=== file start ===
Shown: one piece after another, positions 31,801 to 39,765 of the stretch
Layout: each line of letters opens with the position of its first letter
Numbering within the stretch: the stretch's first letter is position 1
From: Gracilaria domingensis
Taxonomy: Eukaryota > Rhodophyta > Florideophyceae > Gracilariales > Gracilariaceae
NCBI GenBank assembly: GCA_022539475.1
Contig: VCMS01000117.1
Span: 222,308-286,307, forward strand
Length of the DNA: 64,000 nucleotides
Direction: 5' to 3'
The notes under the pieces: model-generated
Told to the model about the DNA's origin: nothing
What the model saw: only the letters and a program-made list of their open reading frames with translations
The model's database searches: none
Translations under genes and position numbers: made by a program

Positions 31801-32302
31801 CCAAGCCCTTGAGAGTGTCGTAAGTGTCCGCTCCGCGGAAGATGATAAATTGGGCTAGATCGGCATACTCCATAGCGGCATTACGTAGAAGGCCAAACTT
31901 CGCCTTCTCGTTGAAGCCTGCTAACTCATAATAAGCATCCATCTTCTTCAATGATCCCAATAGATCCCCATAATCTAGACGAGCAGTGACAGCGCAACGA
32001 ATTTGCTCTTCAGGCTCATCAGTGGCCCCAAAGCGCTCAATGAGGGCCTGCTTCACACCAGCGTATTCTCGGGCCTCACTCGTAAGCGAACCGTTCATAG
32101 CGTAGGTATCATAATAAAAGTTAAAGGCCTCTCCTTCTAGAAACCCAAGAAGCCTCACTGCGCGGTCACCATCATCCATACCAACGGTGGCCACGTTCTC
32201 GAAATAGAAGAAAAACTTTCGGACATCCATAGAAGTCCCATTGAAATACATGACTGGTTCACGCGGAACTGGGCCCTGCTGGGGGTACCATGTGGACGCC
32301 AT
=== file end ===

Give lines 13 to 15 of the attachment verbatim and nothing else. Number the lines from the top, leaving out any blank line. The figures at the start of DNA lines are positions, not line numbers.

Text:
What the model saw: only the letters and a program-made list of their open reading frames with translations
The model's database searches: none
Translations under genes and position numbers: made by a program